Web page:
For the first time in my life, I recognized the land that was the cover story in our local newspaper. Sadly, not in a good way. There are power lines that course through our property on the way to a town that sits about 1000 feet higher than we are in the Sierra foothills. Above ground power lines are everywhere and connect us to the grid so we can refrigerate food, live in a comfortable temperature, cook, etc. as anyone still connected will testify.
Adjacent to our home is a parcel of unoccupied land. Two nights ago, a pine branch snapped off and brought powerlines to the ground starting a fire. Power to the town above us was lost for a time. The fire was fought by air and land. After two days, it was successfully controlled and power was restored. During that time, two fire fighters and a fire truck were parked near our home in case it needed to be defended. We always comply with defensible space rules so they felt, if need be, it could be defended.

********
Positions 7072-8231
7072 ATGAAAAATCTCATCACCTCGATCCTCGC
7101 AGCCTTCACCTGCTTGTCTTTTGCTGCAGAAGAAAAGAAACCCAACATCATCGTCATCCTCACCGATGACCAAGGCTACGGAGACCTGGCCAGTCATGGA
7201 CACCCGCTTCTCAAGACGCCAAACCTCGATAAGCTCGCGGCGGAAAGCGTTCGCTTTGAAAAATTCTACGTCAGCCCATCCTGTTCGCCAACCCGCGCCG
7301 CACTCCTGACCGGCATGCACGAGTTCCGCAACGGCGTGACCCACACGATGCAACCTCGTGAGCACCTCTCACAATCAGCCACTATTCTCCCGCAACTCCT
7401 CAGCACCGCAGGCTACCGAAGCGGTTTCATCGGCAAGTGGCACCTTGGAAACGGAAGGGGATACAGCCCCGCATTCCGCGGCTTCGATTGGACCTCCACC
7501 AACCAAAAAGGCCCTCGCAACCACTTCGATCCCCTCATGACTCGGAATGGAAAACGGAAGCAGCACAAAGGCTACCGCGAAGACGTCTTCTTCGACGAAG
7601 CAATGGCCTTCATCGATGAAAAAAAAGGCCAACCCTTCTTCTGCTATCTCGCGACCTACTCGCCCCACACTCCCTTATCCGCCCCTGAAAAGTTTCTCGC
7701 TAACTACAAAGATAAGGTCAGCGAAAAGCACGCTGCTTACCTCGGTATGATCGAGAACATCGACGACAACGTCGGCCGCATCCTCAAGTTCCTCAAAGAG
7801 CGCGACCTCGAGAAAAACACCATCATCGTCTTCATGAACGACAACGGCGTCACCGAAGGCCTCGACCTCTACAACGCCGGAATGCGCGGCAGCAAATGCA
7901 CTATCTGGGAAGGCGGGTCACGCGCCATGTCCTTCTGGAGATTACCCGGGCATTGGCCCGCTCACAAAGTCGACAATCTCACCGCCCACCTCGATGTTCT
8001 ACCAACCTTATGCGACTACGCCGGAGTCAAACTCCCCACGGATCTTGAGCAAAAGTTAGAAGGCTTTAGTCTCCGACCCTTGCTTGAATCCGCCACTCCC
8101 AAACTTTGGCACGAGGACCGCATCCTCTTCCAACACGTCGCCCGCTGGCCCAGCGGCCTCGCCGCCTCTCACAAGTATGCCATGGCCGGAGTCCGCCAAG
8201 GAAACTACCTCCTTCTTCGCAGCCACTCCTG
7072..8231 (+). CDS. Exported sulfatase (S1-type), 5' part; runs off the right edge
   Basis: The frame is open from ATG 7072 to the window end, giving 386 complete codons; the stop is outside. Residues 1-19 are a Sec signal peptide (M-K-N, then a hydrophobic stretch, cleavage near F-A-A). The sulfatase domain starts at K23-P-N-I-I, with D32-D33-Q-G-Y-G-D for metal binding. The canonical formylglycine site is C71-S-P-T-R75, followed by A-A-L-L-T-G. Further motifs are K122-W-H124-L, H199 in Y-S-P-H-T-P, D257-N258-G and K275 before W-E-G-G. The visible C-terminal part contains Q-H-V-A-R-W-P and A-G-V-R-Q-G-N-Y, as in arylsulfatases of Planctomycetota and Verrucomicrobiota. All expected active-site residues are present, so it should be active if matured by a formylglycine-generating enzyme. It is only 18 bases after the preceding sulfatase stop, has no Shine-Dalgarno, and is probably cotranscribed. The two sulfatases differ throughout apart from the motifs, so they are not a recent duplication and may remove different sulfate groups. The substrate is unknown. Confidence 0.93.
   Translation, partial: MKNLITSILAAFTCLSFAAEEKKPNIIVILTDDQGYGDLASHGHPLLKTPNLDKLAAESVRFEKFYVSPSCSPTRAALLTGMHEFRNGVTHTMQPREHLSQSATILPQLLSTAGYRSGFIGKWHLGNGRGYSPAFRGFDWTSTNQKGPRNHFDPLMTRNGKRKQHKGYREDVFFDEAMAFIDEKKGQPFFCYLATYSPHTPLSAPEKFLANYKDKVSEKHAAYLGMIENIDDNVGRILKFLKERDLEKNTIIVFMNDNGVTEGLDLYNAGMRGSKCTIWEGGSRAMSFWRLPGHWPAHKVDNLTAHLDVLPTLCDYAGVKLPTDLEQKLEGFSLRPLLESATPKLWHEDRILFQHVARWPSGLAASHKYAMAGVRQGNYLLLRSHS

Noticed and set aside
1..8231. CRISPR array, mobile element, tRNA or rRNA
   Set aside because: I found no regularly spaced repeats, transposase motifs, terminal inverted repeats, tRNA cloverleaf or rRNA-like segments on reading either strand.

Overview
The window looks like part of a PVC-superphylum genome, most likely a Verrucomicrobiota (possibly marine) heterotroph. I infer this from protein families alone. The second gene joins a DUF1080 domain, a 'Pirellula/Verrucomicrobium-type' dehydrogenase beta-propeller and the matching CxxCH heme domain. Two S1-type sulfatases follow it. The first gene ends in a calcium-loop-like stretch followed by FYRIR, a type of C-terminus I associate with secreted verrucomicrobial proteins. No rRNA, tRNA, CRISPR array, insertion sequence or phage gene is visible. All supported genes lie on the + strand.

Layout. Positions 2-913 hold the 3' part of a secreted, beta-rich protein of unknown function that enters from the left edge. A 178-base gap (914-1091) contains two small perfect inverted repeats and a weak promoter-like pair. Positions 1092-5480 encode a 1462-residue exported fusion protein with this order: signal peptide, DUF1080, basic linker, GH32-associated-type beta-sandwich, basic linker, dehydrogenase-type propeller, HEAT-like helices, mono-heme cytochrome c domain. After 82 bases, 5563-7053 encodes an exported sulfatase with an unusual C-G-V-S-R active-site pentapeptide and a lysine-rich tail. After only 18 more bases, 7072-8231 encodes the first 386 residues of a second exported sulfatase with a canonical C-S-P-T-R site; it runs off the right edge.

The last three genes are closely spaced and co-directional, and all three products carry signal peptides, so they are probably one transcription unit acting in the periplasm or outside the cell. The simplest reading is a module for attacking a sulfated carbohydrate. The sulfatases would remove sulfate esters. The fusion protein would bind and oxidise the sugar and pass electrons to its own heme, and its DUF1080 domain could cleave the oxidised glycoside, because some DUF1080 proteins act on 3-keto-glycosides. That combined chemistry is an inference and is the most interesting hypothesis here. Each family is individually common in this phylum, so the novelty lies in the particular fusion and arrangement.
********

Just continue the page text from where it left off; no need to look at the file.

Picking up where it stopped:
All of this raised the question, “are we ready to evacuate if we must?” We have a dog and three cats who would be our first priority after insuring each other’s safety. All the “stuff” of life was insignificant by comparison. All of them have microchips, even the two who are completely indoors. Should we have to leave, in the chaos that might ensue, one of them may be so frightened that we could lose control of them. In the past, people who have been evacuated have had to be housed separately from their animals, too. We made sure our information was current at Home Again, the microchip company with whom we enrolled.
Our carriers live in our living room so that the cats are comfortable with them. They have been taken so many places that there is no resistance. In fact, they can occasionally be found napping in them.
Since we have a 20 year old, Woody who has many medications that are very important to his health and comfort, there is an instruction list along with a little carrying case with all his “necessaries”. In addition, we have set aside a list of food they all eat and make sure there is plenty extra, just in case. While the other three are much younger, keeping their regular diet is important for their comfort.
No matter where you live, there are risks.: tornadoes in the Midwest, hurricanes in the south, fires and earthquakes in the west and southwest. There was a house fire down the street from our Portland hospital not long ago. SO even if you don’t live where weather can cause trouble, make sure you have an evacuation plan that includes your pets. Everyone will be safer, if you do.